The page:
• Carla Vreeland

Banksy shares piece encapsulating the injustices that swarm America

In a world in which the phrase “the new normal” decides every step that is taken, lawmakers and citizens are fighting for what they believe that new normal should be.


Protests and petitions have recently erupted worldwide following the death of George Floyd at the hands of several Minneapolis police officers. Many influencers and artists are using their platforms to spread awareness of the injustices that the black community have been facing since the beginning of the United States and to change both the system and people's mindsets.


Similarly, the anonymous English street artists and activist, Bansky, created and shared a piece of art to his 9.5 million followers on Instagram with the same intent.


“At first I thought I should just shut up and listen to black people about this issue,” Banksy said. “But why would I do that? It’s not their problem. It’s mine. People of colour are being failed by the system. The white system.”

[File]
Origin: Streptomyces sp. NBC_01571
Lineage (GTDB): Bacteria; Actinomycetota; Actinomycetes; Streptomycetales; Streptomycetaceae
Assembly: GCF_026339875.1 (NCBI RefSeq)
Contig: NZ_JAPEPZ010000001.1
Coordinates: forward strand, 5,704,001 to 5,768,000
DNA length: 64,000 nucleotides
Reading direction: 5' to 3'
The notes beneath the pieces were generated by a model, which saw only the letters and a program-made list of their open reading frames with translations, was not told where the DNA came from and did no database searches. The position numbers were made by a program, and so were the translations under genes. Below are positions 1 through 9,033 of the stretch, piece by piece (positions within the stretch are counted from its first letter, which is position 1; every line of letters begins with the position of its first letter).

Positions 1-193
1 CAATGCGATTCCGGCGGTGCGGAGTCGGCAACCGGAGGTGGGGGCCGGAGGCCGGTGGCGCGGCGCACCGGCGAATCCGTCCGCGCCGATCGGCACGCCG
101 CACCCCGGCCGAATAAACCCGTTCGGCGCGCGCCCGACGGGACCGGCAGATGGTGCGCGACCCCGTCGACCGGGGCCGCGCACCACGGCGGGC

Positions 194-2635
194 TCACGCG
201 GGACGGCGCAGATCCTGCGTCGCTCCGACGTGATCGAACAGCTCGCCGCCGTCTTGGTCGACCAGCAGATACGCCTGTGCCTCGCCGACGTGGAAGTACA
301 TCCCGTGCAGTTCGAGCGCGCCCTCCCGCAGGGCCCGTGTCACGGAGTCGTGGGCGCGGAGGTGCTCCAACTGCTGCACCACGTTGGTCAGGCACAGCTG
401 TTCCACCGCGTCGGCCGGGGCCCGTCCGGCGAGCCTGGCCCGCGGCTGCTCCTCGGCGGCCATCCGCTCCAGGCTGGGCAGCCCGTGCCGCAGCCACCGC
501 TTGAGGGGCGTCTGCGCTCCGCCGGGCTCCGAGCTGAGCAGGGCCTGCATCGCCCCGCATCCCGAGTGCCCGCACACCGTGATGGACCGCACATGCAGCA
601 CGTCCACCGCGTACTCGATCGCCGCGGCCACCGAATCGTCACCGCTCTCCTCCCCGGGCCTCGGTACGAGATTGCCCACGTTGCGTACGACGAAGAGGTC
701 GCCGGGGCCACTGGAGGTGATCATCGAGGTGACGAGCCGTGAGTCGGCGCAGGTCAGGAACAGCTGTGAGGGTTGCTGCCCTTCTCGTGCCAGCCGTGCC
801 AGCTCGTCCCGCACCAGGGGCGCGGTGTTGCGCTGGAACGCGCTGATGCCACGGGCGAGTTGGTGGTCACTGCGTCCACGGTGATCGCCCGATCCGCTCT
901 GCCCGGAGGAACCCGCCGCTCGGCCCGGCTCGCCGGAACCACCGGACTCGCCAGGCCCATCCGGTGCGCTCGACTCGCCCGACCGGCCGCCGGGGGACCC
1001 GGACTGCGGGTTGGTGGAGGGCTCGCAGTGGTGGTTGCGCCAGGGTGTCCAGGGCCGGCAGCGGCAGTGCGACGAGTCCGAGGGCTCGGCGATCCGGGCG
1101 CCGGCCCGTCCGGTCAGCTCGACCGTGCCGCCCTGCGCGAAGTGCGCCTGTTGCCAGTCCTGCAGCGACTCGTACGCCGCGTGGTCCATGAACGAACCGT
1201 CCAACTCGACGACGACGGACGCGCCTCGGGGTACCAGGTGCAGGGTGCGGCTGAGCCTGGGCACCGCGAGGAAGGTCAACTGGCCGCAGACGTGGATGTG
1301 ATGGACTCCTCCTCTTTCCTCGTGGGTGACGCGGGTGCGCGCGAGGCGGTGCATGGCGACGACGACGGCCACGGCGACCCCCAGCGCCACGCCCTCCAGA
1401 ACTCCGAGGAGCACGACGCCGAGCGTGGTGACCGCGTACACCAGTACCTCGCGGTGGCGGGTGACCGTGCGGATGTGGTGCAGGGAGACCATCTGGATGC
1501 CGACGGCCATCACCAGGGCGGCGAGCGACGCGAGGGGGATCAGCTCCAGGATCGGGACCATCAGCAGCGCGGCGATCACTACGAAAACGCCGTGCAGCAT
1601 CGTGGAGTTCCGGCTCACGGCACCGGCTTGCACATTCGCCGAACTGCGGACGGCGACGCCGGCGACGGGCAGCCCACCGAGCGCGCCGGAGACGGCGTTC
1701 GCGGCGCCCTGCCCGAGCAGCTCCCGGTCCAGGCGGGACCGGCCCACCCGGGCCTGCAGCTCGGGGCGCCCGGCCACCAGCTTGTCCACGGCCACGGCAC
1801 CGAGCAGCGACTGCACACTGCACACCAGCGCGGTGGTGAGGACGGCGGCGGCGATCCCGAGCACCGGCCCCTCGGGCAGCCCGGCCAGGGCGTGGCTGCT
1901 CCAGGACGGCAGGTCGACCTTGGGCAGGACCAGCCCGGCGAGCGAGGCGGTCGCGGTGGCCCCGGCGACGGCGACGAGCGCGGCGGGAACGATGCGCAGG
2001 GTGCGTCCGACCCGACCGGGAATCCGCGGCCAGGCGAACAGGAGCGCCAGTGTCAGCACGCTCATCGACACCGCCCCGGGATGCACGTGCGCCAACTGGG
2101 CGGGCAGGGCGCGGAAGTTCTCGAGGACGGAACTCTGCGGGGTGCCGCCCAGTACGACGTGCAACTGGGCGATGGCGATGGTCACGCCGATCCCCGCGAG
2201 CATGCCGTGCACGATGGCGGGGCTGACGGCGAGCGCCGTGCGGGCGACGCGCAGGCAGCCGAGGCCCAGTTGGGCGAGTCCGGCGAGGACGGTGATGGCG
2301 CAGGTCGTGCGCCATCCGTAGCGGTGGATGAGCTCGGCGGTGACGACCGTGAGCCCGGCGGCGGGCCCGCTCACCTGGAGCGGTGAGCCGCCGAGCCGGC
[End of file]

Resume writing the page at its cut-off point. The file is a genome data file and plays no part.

His haunting piece demonstrates the blatant disregard for human life and basic human rights that continues to be perpetuated by many nations.


In the artwork, the American flag is lit by fire by a single candle standing at the memorial of a victim of police brutality. This symbolism encapsulates the systemic racism that has poisoned society and America to its core. Like the flame, the push for racial equity will finally destroy the racist systems that the United States was founded on and spark much needed change.


According to the Los Angeles Times, 1 in 1000 black men and boys in the United States are expected to die at the hands of the police, which is 2.5 times more likely than white men and boys.



The current divisions in the United States affects the lives of millions every day. The laws that have been passed to restrict and reform the police system, as a result of the recent protests, pave the way for the future changes that need to be made.


Through their work, artists not only recognize social problems and show their solidarity, but they also spark raw and honest conversations that may lead to these vital changes.


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